HPS Colloquium- Richard Bellon
HPS Colloquium Presented by: Richard Bellon, Assistant Professor of History, Michigan State University
A Hodge-Podge of Philosophers and the Oxford Malignants: Science and High-Church Theology in the Age of Darwin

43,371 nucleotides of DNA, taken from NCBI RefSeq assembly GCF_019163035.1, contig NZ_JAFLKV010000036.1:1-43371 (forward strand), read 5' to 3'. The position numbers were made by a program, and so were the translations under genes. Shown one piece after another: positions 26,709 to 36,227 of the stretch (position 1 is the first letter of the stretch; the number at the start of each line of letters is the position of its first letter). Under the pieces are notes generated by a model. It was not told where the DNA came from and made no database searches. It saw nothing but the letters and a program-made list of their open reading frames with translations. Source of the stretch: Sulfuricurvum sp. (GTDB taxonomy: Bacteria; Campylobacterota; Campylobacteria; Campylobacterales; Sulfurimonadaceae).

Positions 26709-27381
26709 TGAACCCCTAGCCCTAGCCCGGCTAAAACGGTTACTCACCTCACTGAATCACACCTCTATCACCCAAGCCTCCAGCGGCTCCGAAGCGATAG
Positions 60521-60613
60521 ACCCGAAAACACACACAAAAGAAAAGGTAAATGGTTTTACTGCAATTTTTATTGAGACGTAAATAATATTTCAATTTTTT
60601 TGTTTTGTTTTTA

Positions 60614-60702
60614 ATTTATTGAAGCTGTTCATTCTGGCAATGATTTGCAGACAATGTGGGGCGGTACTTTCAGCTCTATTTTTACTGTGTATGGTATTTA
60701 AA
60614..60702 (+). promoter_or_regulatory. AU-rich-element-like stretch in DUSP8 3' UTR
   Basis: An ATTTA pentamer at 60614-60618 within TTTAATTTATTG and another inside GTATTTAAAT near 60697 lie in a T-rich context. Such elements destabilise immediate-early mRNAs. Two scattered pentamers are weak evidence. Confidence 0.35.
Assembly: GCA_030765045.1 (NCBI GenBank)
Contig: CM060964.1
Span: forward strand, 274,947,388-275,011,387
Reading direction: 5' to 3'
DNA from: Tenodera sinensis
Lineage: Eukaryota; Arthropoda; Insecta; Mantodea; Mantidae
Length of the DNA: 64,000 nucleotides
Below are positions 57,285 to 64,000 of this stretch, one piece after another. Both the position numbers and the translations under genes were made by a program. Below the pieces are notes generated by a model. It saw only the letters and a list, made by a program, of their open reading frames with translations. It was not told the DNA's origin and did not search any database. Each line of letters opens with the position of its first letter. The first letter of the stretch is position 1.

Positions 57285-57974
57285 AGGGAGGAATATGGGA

In June of 1832 Charles Darwin was in Rio de Janeiro when the second meeting of the British Association for the Advancement of Science took place in Oxford. This meeting unleashed cultural and religious politics that influenced deeply the context in which Darwin would develop and communicate his theory of evolution by natural selection. The Oxford high churchmen John Keble and John Henry Newman watched aghast as men of science of all variety of religious affiliation congregated in their Anglican university. They were particularly disgusted that Oxford granted honorary degrees to what Keble dismissed as a “hodge-podge of philosophers” (Michael Faraday, David Brewster, Robert Brown and John Dalton), none members of the English Church. The cultural role of science became a central concern for the Oxford Movement that coalesced the following year around Newman, Keble and their Tracts for the Times. Newman and his “Tractarian” allies scoffed angrily at the claim that practicing science built moral character. They also worried with good cause that science was aligning with a pluralistic broad-church vision of Christianity that cut directly against their fundamental commitment to strong clerical and ecclesiastical authority. The geologist Adam Sedgwick spearheaded a political campaign in 1834 to open Oxford and Cambridge to non-Anglicans, a reform the Tractarians saw as a mortal threat to the Church of England. Another stalwart of the British Association, William Whewell, was appointed Master of Trinity College Cambridge in 1841 with an explicit mandate to combat the influence of Tractarian theology in his university. The Oxford Movement provided an acute challenge to the moral and intellectual authority of British science—one distinct from, and in fact sharply hostile to, evangelical biblical literalism. To understand the age of Darwin, we have to take a closer look at the religious politics that radiated from Oxford.